Bismuth is most well-known for its appearance in popular stomach-settling medication Pepto-Bismol. It is the perfect chemical for this treatment as it is heavy and highly diffractive. The nanotube capsules are 20-80nm long and around 1.4nm in diameter. Once administered into the patient they are small enough to diffuse into the cell. As the capsules are lipophilic (oil-loving) they aggregate together once inside the cell and form a mass of around 300nm that is then able to be detected on an X-ray.

CT scans are cheaper, faster, more convenient and more widespread than MRI scans so finding a way of improving them would lead to quicker waiting times for the patients and important cost benefits. It is thought that this treatment enhancement may also be useful in positron emission tomography (PET) scans and electron paramagnetic resonance (EPR) scans.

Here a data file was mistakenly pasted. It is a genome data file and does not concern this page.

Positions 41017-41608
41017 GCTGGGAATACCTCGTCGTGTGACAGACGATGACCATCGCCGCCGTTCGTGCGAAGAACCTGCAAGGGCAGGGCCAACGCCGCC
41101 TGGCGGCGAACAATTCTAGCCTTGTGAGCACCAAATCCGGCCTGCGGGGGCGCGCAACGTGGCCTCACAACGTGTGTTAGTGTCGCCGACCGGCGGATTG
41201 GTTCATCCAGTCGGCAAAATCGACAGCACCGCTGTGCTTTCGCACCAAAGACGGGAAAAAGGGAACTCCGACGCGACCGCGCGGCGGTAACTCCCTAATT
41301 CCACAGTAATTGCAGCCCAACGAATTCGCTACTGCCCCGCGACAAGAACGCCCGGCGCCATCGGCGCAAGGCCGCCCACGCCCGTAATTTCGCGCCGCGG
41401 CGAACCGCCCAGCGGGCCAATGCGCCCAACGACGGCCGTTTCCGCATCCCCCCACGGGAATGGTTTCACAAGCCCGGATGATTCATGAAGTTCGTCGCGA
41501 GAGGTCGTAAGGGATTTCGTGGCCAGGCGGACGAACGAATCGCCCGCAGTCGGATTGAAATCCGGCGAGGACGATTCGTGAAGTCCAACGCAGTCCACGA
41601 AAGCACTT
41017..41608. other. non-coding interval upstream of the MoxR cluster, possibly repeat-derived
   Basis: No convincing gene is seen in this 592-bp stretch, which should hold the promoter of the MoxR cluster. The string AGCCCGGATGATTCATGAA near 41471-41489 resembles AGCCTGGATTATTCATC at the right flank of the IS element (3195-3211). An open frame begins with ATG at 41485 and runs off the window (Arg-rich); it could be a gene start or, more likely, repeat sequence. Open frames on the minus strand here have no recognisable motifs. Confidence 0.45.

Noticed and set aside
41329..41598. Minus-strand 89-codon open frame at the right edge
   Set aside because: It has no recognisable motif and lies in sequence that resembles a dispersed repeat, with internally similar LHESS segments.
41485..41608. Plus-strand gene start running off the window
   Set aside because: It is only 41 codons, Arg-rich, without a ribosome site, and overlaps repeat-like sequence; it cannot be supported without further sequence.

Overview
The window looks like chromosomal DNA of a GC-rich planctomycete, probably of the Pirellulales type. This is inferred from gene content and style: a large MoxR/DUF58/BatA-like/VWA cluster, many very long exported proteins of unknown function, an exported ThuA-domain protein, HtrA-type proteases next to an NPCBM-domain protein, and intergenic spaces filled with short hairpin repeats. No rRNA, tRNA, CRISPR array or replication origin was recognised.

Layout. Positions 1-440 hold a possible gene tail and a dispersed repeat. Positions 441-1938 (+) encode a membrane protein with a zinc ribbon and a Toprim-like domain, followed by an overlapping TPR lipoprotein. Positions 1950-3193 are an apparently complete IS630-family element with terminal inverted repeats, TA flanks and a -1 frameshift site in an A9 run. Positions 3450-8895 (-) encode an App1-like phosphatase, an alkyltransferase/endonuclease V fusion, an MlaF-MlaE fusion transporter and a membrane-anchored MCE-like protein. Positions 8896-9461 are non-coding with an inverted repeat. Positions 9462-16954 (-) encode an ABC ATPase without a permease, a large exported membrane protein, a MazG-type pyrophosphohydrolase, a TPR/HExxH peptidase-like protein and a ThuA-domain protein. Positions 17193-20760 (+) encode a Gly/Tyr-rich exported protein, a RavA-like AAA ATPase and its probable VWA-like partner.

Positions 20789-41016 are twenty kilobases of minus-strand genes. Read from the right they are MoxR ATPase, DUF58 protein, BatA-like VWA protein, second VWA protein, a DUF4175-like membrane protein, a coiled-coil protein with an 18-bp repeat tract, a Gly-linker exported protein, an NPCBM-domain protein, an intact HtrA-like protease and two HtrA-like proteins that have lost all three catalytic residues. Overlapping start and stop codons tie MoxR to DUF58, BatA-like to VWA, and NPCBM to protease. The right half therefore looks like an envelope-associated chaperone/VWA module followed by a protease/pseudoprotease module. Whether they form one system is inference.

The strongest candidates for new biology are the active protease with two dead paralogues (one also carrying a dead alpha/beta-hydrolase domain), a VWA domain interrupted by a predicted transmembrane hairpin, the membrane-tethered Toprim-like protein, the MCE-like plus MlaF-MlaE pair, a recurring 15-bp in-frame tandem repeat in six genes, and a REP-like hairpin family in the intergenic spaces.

To read more, click here:

http://news.rice.edu/2013/09/04/bismuth-carrying-nanotubes-show-promise-for-ct-scans/

http://www.futurity.org/bismuth-tiny-cages-can-light-cell-scans/

Image of a bismuth-crystal is provided courtesy of http://todayandtomorrow.net

Diclofenac on the Verge of Reclassification

Diclofenac-sodium-from-rutty-on-Flickr

The Medicines and Healthcare products Regulatory Agency (MHRA) are considering proposals to reclassify diclofenac from over-the-counter (OTC) status to prescription-only, due to a rise in reports of cardiovascular events at high doses.

Diclofenac is a Non-Steroidal Anti-Inflammatory Drug (NSAID) that has a brilliant known effectiveness. However, it is very potent and there have been calls for years for this drug to not be available as OTC. People are being advised to not take diclofenac for minor problems such as colds, flu and fever and to instead take other medication such as paracetamol. As always, you should not take NSAID medication with other NSAIDs.

For more information, please click here:

http://www.actavisacademy.co.uk/?pgid=1146&artid=26275

Image of diclofenac is provided courtesy of http://blogs.ucl.ac.uk